Despite Seattle City law saying that priority should be given to protecting uncommon, unique, or rare habitat, the Judge’s decision ignored a Seattle Hearing Examiner’s decision that the NW Grove is an uncommon plant habitat in the city of Seattle. It is a remnant of a conifer madrone forest in the City of which only 52 acres remain elsewhere. The species diversity present at the Ingraham site, some 14 different tree and shrub species, is comparable to that at the other major site where this plant community exists, namely at Seward Park in South Seattle.
What is disturbing about the decision is that it supports DPD’s tacit authority to ignore City tree protection laws and gives more impetus to DPD’s current proposal to actually remove from current city law, all protections for trees outside development. In any given year only 1% of city property is being developed. That means that 99% of the City’s trees in any given year would have no protection.
DPD’s proposal was reviewed by Mayor McGinn before it was released. It would remove all protection for exceptional trees and for tree groves. It is a death warrant for our city’s trees and will make it impossible to reach our goal of increasing the city’s tree canopy over the next 20 years or so.
The proposed clear cutting of the trees at Ingraham High School is just a continuation of the unofficial policy of the City of Seattle to prioritize development by any means over protection of our urban forest infrastructure. And now DPD wants to formally make it City law to prevent citizens from even questioning the misplaced priorities of the City.
Citizens need to speak out against this senseless slaughter of trees and our urban forest infrastructure without regard for the social, environmental and economic costs of this loss and the loss of what citizens value in living and enjoy in a city with trees and a vibrant urban forest.
Send an e-mail to Mayor McGinn and all 9 members of the Seattle City Council and urge they reject DPD’s proposal and instead work to add additional protections to the interim ordinance passed last year by the City Council.
Councilmembers’ e-mail adresses:
Send a letter: Mayor’s Office, Seattle City Hall 7th floor, 600 Fourth Avenue, P.O. Box 94749, Seattle, WA 98124-4749
The Seattle Departmant of Planning and Development (DPD) is proposing new tree regulations that would eliminate current protections for exceptional trees, tree groves and most other trees. The proposal was developed in secret without a public process.
The draft proposal was prepared in response to last year’s City Council Resolution 31138 . The DPD proposal is inadequate and does not meet the pressing needs of preserving and enhancing Seattle urban forest and trees. It represents a significant step backwards in protecting this valuable infrastructure of our city.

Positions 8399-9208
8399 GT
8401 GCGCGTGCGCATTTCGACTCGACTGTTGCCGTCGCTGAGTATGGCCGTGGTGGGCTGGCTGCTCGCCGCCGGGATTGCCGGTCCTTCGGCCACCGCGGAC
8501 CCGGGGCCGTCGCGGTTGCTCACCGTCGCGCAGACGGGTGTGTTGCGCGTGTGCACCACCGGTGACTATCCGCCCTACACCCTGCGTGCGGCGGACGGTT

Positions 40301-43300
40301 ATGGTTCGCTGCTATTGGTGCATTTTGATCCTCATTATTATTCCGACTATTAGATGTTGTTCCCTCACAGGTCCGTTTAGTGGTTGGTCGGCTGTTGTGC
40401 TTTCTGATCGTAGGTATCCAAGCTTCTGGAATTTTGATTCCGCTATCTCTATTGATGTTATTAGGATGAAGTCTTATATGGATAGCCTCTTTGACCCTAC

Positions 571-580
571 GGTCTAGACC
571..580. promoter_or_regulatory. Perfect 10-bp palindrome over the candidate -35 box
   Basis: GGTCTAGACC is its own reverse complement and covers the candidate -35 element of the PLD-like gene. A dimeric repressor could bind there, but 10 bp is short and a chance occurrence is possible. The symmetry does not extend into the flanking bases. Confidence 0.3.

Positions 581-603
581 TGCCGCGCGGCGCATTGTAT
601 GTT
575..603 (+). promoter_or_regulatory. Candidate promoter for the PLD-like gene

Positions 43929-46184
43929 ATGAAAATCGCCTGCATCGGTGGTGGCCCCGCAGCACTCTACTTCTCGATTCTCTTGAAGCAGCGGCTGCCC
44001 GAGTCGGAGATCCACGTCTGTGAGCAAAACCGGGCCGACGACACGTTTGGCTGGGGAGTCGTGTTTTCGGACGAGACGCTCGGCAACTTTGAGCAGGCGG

It is important to note that the very first directive in Resolution 31138 in Section 1 is not met in several ways by DPD’s “City of Seattle Proposed Tree Regulations dated July 14, 2010. The resolution states that “The City Council requests that the Department of Planning and Development (DPD) submit legislation by May 2010 to establish a comprehensive set of regulations and incentives to limit the removal of trees and promote the retention and addition of trees within the City of Seattle on both private and public property, including city park land.”
The report does the opposite by proposing the repeal of the interim tree ordinance, removal of protections for exceptional trees and relying only on incentives to protect trees.
DPD’s proposal is not legislation but only a report. In the introduction it states that “The Department of Planning and Development (DPD) is proposing to revise Seattle’s regulations governing trees on private property.” The report completely ignores the public component of protecting the urban forest. If urban forest regulations are to be effective, public and private entities must follow the same regulations.
Resolution 31138 directed DPD to look at “establishing additional protections for all City-designated exceptional trees”. This seems pretty clear, yet DPD’s response is to propose eliminating any protections for exceptional trees. This would represent a major reversal and repudiation of the goals of protecting unique species, old trees and others currently classified as exceptional. This is unacceptable.
Another criticism of the report is that it approaches urban forestry protection only from the sense of trees, not urban forestry. It ignores the ecological component of the interrelationship of plants and animals and the need for habitat protection. The impact of individual tree decisions is never in isolation but affects communities of plants and animals and their ability to survive.